7. “Carrie-Anne” – The Hollies
8. “It’s A Happening World” – The Tokens

Side Two
1. “Pleasant Valley Sunday” – The Monkees
2. “Sit Down, I Think I Love You” – The Mojo Men
3. “Transparent Day” – The West Coast Pop Experimental Band
4. “C’mon Marianne” – The 4 Seasons featuring the “sound” of Frankie Valli
5. “Hip Hug-Her” – Booker T. & The M.G.’s
6. “Gettin’ Together” – Tommy James & The Shondells
7. “I Had Too Much To Dream (Last Night) – The Electric Prunes
8. “You Keep Me Hanging On” – Vanilla Fudge

Related: What was in the top 40 in August 1967?

Transparent Days: West Coast Nuggets 2-LP Track Listing

Side One
1. “Transparent Day” – The West Coast Pop Art Experimental Band
2. “Time Is After You” – The Peanut Butter Conspiracy
3. “Linda’s Gone” – The West Coast Branch
4. “I Could Be Happy” – The Dovers
5. “My Race Is Run – The Motleys
6. “The Happiness Song” – Gerry Pond
7. “Here’s Today” – The Rose Garden
8. “Bye Bye Bye” (Warner Bros. Single Version) – The Tikis

Side Two
1. “Make It Easy” – The Collectors
2. “I’ll Sell My Soul” – The Allies
3. “Goin’ Down” – The Waphphle
4. “Out Of Sight Out Of Mind” – Limey & The Yanks
5. “Where You Gonna Go” – Art Guy
6. “Got Love” – The Front Line
7. “She’s My Baby” – The Mojo Men
8. “Going Home” – Butch Engle & The Styx

Side Three
1. “Pandora’s Golden Heebie Jeebies” – The Association
2. “If You Could Be Him Instead” – Wayne Stewart
3. “Candlestickmaker” – Ron Elliott
4. “Smiling” – M.C. 2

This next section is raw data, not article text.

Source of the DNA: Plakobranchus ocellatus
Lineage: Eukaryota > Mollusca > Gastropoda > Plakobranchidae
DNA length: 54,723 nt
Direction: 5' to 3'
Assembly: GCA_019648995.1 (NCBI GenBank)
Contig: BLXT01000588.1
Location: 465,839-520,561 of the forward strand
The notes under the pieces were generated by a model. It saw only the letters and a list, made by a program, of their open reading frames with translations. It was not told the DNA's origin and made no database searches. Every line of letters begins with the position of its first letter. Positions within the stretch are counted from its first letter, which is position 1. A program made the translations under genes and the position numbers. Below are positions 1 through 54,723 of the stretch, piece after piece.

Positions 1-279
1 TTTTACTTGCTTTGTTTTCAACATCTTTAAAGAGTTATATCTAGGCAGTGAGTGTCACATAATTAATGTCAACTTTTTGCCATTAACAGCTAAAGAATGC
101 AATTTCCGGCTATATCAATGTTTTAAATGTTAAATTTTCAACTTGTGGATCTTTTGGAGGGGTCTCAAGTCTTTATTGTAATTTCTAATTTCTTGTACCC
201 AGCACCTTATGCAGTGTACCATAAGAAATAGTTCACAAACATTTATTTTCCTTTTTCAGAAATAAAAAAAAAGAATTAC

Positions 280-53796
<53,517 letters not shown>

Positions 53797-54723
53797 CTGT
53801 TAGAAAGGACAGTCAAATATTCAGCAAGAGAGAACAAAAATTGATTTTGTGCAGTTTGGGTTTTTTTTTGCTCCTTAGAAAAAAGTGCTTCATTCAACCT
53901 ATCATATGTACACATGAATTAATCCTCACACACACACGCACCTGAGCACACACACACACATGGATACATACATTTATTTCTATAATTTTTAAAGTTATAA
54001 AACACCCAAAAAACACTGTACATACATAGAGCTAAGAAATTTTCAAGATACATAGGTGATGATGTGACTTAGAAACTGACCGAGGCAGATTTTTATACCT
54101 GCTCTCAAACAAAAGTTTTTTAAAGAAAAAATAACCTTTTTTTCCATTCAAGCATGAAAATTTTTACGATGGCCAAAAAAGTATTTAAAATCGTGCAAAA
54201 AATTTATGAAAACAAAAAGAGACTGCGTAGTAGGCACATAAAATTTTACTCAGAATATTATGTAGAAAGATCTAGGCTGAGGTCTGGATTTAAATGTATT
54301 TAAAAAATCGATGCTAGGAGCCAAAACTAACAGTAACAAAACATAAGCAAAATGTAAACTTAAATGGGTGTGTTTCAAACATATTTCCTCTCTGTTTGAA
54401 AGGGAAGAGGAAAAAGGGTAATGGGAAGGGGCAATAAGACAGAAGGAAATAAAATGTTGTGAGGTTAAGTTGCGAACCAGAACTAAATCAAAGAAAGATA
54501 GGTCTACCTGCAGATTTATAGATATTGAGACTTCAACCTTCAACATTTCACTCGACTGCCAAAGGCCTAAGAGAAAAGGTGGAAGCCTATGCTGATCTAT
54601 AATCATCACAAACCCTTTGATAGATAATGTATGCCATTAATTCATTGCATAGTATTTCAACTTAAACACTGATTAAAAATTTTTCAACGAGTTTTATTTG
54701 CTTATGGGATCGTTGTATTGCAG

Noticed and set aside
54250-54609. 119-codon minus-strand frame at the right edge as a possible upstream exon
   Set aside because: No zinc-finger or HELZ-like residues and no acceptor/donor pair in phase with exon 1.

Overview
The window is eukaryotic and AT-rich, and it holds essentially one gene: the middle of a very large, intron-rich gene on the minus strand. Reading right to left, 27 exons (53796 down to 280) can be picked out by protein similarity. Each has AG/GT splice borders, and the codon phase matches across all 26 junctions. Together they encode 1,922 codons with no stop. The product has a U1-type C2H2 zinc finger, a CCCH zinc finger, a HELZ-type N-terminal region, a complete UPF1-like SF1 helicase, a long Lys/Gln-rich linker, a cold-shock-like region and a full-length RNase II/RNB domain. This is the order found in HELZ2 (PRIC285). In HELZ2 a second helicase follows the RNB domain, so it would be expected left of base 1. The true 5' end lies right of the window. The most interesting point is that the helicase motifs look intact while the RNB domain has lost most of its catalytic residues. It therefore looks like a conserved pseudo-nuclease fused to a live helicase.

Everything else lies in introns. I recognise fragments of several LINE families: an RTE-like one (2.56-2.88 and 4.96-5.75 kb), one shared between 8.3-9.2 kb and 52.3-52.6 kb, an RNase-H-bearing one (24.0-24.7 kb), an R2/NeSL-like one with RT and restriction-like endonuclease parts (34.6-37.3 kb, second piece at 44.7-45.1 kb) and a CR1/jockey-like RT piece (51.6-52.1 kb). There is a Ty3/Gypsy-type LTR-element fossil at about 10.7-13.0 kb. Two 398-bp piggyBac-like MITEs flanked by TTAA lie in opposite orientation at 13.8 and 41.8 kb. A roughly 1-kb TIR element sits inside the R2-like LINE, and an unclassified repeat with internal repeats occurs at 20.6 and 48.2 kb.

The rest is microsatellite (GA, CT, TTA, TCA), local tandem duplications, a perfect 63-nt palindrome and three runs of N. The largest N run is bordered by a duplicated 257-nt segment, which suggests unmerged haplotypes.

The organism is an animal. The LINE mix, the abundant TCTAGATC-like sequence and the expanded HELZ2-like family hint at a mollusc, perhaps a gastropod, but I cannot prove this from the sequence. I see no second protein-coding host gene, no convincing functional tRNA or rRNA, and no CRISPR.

5. “Momentarily Gone” – The Truth
6. “Degeneration Gap” – Tandyn Almer
7. “Baby Please Don’t Go” – The Ballroom

Side Four
1. “Come Alive” – Things To Come
2. “House Of Glass” – The Glass Family
3. “The Eagle Never Hunts The Fly” – The Bonniwell Music Machine
4. “Dawn Lights The Way” – Clear Light
5. “Shadows” – The Electric Prunes
6. “Changes (Tygstl)” – The Ceyleib People
7. “Your Mind & We Belong Together” – Love

Watch the Monkees perform “Pleasant Valley Sunday”

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  1. Guy Smiley
    #1 Guy Smiley 29 May, 2017, 12:00

    Cool idea, but the execution is lacking. Nothing on either the Dead or Monkees collection that most fans of either group (I love them both!) don’t already have.

    So maybe these are geared at more casual listeners, but wouldn’t those folks be more likely to get one of many available “Best ofs” out there?

    I like the idea of showcasing the trippier side of The Monkees. They get far more respect now than they did in the 60s, and it’s that more psychedelic side, once they fought for and gained more artistic freedom, that ranks among their best songs.

    But why, then, are songs like “She” and “Saturday’s Child” included? They’re good, but not really psychedelic. “Take a Giant Step,” though mildly trippy in the lyrics, really isn’t either.

    The big omission is “Daily Nightly,” which is one of the craziest, trippiest, best Monkees songs ever? Mike Nesmith wrote it, and it features Micky Dolenze playing the first Moog synthesizer on a pop-rock record. More songs from the (wonderful) Head soundtrack should’ve been included too.

    The Dead stuff is cool, but the “Dark Star” single can be found elsewhere and the rest on the band’s first three albums. All of them, especially Anthem of the Sun, are worth having.

    “Gettin’ Together” has some cool tracks… But I’m not sure that I necessarily want, say, Dionne Warwick and Frankie Valli with the Vanilla Fudge and Electric Prunes tracks I do want.